Estate Planning and Administration
Imagine the emotions of losing a family member. Then imagine discovering that they did not have an estate plan in place, leaving the family with the painful responsibility of sorting out things like property, debts, or the future care of children. Think of everything that has to be done when a person passes away.
As unpleasant as it is to think about, all lives come to an end. There are many problems that can create a burden on those who are left behind. How can you plan ahead to make things easier?
If you are faced now with administering someone’s estate or a trust, we can help! The decisions you make at the beginning can make a big difference.
Our experienced trusts and estates lawyer at the Glen Allen Law Offices of Robin S. Gnatowsky can help you see the issues and know what you need to do to manage an estate or trust, and/or can help you create an estate plan now that is designed to achieve your unique goals. Contact our Virginia wills and trusts attorney online or call 804-935-8510 to learn more about how an estate plan can benefit you and your family. We help individuals, families and family trusts, charitable organizations, and small and family owned businesses in Virginia, Maryland, Washington D.C., and Florida
What Things Make Up an Estate?
Your estate includes all of the property that you own at the time of your death, including retirement accounts, your personal residence and other real estate, life insurance, and all kinds of other property. Estates that exceed certain amounts may be subject to both state and federal death taxes. Through proper tax planning during your lifetime, and following your death, we may be able to reduce or eliminate some or all tax costs to your beneficiaries.
Benefits of Wills and Trusts
If you died tomorrow, who would receive your home, your personal property or your business? Think of everything that has to be done when a person passes away. Would you like the state where you live (or where you happen to own property) to determine who gets your possessions and when? This is what happens without proper estate planning ahead of time in a will or trust, including working with a lawyer to follow through to properly title assets.
A will or trust can incorporate terms to help reduce and, in some cases, eliminate many state and federal income and death taxes, and can help to achieve your wishes for how and when your assets should be distributed or used. Proper planning can reduce costly and time-consuming probate and other court proceedings and can address other problems.
Providing for the Care of Children, Pets and Incapacitated Adults
If you died tomorrow, who would be best suited to raise your children? Consider the potential caregiver’s age, health and the stability of his or her current situation. Parents can nominate guardians for their minor children in a will. Without a will, you risk having a court appoint a guardian who would not be your first choice. It might even cause a battle among your surviving relatives over the custody of your children. Through proper trust planning you can also reduce or eliminate costly court proceedings over property and guardianship requirements. A legal guardianship can be very expensive and complex and on-going for many years, but must by definition end when the child reaches age 18! What age would you rather choose for a child or special needs beneficiary to receive a large sum of money with no further protections from creditors or their own poor decisions?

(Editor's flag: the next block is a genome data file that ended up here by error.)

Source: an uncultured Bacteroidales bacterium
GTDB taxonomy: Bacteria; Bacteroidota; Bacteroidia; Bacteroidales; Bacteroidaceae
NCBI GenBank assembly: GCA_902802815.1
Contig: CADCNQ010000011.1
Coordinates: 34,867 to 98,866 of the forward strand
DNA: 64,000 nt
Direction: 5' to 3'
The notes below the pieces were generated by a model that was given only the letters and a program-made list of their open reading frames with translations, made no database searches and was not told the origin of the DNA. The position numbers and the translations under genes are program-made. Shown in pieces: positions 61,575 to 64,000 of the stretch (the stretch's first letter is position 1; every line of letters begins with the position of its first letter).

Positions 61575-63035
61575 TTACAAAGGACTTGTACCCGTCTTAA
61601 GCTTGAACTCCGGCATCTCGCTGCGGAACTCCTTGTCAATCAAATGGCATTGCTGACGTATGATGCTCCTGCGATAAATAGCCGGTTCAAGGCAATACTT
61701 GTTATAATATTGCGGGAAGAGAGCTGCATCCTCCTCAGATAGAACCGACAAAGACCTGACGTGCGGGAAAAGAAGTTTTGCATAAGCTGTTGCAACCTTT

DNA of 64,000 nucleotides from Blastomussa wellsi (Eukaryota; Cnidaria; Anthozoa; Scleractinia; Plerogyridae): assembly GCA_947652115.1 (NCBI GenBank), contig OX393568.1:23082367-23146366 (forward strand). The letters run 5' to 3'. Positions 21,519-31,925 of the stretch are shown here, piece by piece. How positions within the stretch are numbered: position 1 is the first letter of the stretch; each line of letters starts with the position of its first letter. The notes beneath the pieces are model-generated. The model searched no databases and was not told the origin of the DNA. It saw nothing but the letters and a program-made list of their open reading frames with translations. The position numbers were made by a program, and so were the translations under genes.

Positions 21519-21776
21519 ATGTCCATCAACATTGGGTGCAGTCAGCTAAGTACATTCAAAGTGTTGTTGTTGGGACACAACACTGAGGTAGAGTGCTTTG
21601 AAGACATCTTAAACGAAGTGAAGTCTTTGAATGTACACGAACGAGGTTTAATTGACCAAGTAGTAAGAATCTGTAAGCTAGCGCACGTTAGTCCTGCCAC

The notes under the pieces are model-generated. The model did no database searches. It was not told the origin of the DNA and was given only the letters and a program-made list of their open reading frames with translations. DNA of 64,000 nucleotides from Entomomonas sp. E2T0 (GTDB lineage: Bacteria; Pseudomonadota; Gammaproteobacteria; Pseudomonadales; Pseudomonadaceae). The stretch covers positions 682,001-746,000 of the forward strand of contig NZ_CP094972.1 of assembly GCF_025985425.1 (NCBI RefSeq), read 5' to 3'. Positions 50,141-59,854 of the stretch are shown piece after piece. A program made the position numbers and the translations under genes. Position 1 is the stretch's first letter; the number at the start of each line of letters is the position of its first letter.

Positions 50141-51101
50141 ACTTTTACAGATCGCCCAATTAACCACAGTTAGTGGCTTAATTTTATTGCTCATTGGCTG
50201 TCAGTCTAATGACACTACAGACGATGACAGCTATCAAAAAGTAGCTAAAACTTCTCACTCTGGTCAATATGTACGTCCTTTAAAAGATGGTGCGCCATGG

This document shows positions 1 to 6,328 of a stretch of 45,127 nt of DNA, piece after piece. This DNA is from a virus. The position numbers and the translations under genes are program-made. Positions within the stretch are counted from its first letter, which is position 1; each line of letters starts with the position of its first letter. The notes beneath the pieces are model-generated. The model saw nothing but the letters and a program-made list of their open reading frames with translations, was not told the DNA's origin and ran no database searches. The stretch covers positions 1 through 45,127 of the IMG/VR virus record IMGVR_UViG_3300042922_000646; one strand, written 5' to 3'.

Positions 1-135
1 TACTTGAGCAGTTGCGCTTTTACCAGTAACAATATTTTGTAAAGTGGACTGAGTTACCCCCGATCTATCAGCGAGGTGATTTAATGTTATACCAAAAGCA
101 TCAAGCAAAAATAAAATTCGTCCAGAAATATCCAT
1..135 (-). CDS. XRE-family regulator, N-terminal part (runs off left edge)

Without advanced planning similar problems occur when a guardian must be appointed for an incapacitated adult, and this trouble and expense may have to continue for their remaining lifetime.
To avoid these problems you might consider establishing a trust for your children or grandchildren so that assets will not be distributed to them at too young of an age. The trustee (the person who manages the money per the trust document) you select can care for the assets and use the funds for the benefit of a child or children until some specified time you decide when the child may be more mature. Establishing a proper trust allows you to give the trustee directions over how the money is to be spent for your children’s care and also can protect the funds from most of a beneficiary’s general creditors. A trust may also become very important if you yourself or another adult, such as an aging parent or a spouse, becomes incapacitated. Powers of attorney and proper trust planning are essential for most good estate planning.
Some people establish trusts for their children, spouses, or their favorite charities, but you can also establish a trust for your own future financial needs when and if you are unable to care for yourself. You can even establish a trust to care for pets.
Contact Virginia Wills and Trusts Lawyer
Take action today to relieve family members of the burden of sorting through your estate tomorrow. Procrastination may cost you the opportunity to save taxes and to determine when and who will receive your property upon your death, or even the ability to properly plan for your own incapacity and medical care. Contact our Glen Allen estate planning attorney online or call 804-935-8510 to schedule a consultation. We help individuals, families and family trusts, charitable organizations, and small and family owned businesses in Virginia, Maryland, Washington D.C., and Florida